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Researchers release 'cold boot' attack utilities

A way around disk encryption

Reducing security risks from open source software

The security researcher who demonstrated the 'cold boot' attack has released the source code for the hack. The attack, first demonstrated in February, uses a set of utilities to lift crypto keys from memory even after a reboot.

A boon for hackers and computer forensics experts alike, the approach created a means to circumvent disk encryption simply by powering off a target machine which has been left hibernating or screen-locked, and quickly re-booting it to an external hard drive loaded with customised software. The attack worked because DRAM chips used by modern computers retain data for seconds or even minutes after being powered down, contrary to popular opinion. Cooling the chips wasn't absolutely necessary but aided the process in some cases.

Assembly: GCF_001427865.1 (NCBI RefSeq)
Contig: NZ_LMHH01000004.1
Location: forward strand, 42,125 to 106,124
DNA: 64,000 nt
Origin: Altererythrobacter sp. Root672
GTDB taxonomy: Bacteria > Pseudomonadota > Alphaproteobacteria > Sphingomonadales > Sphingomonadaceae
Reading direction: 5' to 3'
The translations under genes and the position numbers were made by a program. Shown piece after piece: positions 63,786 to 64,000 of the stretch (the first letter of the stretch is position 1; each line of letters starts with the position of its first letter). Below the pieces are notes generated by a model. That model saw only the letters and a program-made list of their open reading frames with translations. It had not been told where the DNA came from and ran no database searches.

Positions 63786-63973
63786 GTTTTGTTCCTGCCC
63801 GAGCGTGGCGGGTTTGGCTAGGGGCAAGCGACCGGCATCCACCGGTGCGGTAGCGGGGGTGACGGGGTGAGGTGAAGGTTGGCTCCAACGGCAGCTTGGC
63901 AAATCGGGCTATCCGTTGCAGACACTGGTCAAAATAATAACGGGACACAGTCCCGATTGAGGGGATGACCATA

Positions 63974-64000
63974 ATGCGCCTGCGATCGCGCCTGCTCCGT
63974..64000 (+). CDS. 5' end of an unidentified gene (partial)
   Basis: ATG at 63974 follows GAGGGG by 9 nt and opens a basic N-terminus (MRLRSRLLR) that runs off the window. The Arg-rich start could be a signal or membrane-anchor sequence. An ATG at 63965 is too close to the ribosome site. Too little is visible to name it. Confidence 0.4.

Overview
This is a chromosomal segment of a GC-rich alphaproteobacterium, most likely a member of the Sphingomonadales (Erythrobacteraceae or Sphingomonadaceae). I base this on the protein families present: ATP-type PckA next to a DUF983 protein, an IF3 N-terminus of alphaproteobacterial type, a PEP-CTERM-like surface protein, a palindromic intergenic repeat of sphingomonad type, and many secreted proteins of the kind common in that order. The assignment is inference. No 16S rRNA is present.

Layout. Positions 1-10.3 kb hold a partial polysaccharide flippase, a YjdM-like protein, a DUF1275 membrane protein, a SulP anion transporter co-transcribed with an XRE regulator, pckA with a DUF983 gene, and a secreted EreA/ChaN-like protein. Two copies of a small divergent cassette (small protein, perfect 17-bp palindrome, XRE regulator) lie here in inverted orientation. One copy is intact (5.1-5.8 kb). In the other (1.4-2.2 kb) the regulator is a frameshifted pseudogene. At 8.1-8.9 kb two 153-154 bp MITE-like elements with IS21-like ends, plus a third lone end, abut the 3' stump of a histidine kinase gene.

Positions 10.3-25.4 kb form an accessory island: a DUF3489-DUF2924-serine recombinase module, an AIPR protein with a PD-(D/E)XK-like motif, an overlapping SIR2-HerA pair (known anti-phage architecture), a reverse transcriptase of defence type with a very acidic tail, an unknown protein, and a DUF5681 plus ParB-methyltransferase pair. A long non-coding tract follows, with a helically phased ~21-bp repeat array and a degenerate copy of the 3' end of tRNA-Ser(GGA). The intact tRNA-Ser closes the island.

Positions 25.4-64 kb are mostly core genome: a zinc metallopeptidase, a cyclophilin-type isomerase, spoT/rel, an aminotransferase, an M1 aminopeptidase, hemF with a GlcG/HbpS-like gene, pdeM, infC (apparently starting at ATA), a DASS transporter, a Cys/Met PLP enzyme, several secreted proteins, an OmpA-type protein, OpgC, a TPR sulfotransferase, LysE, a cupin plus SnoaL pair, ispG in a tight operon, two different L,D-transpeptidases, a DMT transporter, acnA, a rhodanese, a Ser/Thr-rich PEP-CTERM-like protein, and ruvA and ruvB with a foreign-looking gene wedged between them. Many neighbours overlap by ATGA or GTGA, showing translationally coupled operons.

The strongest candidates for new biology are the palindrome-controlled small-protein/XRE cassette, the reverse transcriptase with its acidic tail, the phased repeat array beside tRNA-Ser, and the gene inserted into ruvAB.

Once the data is recovered utilities are needed to make sense of the information and perform functions such as correcting errors caused by bit decay.

The approach was pioneered by researchers from the Electronic Frontier Foundation, Princeton University and Wind River. One of the researchers involved in the celebrated hack, Jacob Appelbaum, released source code for the utilities used for it at the Hackers on Planet Earth (HOPE) conference in New York last weekend. It's hoped the release of the utilities will spur the development of countermeasures as well as raising awareness about the risks posed by the original attack.

A research paper on the attack along with explanatory video and code for the utilities can all be found here. ®

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